Bloomberg Philanthropies have placed an interesting bet

Stephen Hall -

Recently, Bloomberg Philanthropies announced The Vibrant Oceans Initiative that will provide $53 million in grants over five years to revitalize marine fisheries in developing countries. This is welcome news. Especially interesting is their decision to support new approaches for financing fisheries reform through the impact investment group EKO Asset Management Partners.

Impact investing to solve social and environmental problems is not new, but the idea of using this to support reform in the fisheries sector is innovative. The basic premise is that if over-exploited fisheries can be put back onto a sustainable path, fish yields will increase. This should mean that financial returns to the fisheries should also increase. If deals can be structured so that investors share in the returns, every body wins.

It’s a seductive idea, but not without challenges. Reforming fisheries is often difficult and the pathways to achieving success are rarely straightforward. This is particularly true for developing countries where most fisheries are characterized by large numbers of small-scale fishers for whom alternative livelihoods are scarce.

It may well turn out that this investment model is best suited for supporting reform in larger-scale fisheries. Reform in this sector is challenging enough, so progress will be welcome. But, it will be interesting to see whether investments can also be structured to support equitable reform for small-scale fisheries.

One pre-requisite for success in the small-scale sector will be the availability of early-stage funding. Investments will need to be made to support the essential and time-consuming social and political processes of stakeholder engagement needed to secure reforms. Recognizing that the outcome of such processes is highly uncertain it will require investors with a strong appetite for risk.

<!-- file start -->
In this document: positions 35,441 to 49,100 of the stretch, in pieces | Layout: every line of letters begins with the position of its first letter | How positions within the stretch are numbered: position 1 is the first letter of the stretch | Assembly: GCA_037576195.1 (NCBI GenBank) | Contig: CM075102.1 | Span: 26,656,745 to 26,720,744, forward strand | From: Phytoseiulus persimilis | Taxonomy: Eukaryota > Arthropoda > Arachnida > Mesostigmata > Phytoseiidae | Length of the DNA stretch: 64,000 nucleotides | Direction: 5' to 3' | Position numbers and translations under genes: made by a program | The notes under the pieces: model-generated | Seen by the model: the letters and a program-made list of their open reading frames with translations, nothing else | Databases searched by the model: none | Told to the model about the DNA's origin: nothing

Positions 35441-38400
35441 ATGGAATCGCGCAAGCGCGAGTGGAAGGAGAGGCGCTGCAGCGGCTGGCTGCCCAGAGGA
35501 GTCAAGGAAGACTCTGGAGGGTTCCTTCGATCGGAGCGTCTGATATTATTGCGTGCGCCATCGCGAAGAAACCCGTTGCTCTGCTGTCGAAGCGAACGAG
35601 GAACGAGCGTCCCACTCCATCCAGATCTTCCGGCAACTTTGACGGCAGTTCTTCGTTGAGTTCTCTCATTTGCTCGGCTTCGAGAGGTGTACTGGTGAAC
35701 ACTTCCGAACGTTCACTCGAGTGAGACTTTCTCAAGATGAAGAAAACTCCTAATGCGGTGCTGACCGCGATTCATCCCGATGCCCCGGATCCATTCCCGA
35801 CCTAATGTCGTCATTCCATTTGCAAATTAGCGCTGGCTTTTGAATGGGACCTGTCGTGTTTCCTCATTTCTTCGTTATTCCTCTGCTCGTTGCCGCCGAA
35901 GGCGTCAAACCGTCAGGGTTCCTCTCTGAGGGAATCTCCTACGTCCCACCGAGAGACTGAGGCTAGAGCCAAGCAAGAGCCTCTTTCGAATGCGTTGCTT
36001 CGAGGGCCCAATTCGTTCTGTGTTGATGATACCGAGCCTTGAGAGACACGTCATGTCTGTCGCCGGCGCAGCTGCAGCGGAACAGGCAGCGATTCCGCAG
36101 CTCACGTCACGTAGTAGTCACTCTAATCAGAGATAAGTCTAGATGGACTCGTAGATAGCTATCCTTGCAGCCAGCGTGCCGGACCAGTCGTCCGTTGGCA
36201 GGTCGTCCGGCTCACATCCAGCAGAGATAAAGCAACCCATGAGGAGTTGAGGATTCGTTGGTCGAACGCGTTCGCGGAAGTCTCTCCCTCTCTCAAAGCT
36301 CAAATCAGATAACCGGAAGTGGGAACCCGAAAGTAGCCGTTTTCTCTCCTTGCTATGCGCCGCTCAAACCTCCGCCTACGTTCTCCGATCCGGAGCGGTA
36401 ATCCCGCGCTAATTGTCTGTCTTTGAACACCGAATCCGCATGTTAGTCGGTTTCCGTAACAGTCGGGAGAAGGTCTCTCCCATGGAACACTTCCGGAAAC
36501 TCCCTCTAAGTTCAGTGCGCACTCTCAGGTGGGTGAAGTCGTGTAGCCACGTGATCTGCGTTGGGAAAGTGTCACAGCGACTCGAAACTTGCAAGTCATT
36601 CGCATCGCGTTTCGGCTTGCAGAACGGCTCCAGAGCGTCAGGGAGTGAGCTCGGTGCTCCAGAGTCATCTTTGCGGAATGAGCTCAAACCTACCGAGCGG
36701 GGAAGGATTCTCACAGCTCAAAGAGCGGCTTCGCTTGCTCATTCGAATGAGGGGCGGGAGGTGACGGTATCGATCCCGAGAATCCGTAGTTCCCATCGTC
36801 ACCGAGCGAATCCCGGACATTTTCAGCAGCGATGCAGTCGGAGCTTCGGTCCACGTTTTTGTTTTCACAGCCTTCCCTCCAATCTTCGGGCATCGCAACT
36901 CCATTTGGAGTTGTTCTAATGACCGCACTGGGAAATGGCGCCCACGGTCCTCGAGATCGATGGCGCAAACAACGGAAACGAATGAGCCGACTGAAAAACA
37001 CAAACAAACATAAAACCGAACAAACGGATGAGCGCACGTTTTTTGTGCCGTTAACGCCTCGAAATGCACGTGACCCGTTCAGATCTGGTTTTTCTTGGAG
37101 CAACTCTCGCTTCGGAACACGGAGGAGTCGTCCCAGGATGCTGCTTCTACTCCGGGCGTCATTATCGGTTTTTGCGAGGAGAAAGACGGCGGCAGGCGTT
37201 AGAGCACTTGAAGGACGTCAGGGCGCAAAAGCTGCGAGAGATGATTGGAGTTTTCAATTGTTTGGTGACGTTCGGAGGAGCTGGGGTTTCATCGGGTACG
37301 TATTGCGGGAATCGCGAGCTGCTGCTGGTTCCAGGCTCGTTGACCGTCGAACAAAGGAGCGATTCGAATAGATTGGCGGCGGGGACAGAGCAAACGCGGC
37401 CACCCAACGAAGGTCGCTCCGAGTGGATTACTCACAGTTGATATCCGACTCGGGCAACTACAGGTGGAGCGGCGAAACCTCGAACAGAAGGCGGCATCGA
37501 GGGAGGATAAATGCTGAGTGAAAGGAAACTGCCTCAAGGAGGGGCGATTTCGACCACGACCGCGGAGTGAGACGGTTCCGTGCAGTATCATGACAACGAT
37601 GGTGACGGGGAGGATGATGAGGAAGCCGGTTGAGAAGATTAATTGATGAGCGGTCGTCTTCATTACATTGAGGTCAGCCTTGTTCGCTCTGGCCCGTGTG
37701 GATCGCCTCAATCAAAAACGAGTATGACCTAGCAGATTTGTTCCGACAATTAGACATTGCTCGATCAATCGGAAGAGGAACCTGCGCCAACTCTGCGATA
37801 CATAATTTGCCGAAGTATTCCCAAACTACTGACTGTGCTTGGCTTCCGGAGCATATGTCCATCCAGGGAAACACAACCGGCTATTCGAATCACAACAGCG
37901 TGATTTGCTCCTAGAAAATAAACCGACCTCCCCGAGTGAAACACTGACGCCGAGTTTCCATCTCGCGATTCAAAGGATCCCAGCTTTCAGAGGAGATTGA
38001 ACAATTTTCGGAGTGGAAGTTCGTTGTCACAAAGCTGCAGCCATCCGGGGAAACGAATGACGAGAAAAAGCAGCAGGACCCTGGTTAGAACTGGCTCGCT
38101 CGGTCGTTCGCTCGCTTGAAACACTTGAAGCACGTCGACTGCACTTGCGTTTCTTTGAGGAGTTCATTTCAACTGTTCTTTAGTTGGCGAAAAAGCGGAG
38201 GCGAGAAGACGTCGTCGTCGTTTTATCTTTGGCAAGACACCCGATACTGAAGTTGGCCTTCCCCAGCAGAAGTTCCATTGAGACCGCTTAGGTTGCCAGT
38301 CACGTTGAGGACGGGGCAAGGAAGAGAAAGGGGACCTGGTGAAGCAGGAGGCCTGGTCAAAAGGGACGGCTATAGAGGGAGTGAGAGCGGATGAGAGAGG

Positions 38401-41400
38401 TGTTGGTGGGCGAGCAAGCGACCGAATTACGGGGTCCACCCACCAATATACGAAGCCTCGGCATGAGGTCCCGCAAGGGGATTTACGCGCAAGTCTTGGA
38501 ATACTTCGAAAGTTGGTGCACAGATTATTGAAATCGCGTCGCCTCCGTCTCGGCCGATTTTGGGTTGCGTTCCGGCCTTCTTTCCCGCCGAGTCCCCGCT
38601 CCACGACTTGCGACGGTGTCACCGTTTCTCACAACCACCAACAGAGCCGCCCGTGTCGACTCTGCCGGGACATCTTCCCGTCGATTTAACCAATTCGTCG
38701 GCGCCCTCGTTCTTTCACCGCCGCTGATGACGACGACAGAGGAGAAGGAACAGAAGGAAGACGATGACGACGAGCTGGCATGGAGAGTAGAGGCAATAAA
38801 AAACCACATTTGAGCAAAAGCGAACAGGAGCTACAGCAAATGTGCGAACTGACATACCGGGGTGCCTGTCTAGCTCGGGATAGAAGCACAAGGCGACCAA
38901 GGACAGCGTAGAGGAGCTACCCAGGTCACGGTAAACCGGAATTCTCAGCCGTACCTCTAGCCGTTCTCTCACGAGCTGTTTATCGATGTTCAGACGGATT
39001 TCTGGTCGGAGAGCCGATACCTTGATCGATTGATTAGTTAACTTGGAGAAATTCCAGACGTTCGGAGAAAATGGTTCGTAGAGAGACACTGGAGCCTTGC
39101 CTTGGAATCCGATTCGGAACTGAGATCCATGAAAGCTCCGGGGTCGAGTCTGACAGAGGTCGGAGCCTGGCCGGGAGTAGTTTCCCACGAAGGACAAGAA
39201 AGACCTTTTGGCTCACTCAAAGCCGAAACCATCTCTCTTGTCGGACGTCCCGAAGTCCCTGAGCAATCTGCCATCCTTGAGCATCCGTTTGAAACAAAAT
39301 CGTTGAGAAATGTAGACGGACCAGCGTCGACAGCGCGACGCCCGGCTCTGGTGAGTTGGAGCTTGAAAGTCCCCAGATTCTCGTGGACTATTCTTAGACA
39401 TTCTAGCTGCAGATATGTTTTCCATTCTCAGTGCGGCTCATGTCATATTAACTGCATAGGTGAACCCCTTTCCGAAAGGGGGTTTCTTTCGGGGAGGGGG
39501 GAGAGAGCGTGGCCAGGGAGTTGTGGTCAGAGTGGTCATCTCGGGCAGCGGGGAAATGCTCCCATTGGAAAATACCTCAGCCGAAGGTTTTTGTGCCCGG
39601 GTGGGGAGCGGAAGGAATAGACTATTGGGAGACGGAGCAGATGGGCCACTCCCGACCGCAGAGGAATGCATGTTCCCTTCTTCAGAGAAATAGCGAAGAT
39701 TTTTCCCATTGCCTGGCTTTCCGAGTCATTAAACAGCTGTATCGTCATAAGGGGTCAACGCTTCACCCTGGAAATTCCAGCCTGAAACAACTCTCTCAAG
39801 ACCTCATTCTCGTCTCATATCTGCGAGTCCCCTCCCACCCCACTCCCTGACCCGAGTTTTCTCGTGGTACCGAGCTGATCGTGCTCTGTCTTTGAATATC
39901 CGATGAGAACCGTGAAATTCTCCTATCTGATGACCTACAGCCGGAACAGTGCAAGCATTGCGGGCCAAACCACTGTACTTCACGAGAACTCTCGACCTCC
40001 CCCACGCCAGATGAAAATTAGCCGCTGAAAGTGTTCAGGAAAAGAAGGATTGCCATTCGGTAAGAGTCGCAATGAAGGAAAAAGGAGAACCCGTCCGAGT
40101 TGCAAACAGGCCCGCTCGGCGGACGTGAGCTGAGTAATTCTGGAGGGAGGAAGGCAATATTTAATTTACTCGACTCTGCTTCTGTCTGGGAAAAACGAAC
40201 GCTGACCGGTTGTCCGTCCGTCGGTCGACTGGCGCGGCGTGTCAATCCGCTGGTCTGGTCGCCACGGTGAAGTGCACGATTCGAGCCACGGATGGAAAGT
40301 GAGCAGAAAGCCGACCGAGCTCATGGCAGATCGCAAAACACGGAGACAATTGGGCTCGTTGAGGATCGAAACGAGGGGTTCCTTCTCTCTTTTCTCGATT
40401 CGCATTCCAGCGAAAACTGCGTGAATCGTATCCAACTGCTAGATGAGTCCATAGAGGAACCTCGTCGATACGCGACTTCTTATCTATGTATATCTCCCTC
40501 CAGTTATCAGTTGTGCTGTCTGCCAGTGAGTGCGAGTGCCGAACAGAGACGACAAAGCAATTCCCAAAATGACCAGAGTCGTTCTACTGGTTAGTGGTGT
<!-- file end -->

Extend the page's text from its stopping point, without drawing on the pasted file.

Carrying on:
Given that small-scale fishing supports over 90% of the world’s fishers and supplies more than 50% of the marine catch innovative approaches for this sector are especially welcome. I applaud Bloomberg’s new initiative and hope it will prove effective for fisheries, both large and small.

Stephen Hall

Stephen Hall

Stephen Hall's previous leadership roles include CEO of the Australian Institute of Marine Science (AIMS) and Professor of Marine Biology at Flinders University, Australia. Stephen has served on several international advisory panels and, in 2010, was a member of a global team overseeing the reform of the Consultative Group for International Agricultural Research (CGIAR). Recognized as a leading scientist in his field, he has contributed more than 80 scientific publications on fisheries ecology and environmental issues as well as a highly cited book on the environmental effects of fishing. In 2004, Stephen was awarded a Pew Fellowship in Marine Conservation and he continues to investigate and write on the roles and potential of fisheries and aquaculture for supporting international development objectives. In 2005, he was awarded the Australian Public Service Medal for leadership of AIMS. Stephen holds a Ph.D. in Marine Ecology from St. Andrews University and a B.S. in Marine Biology and Biochemistry from University of Wales, Bangor.

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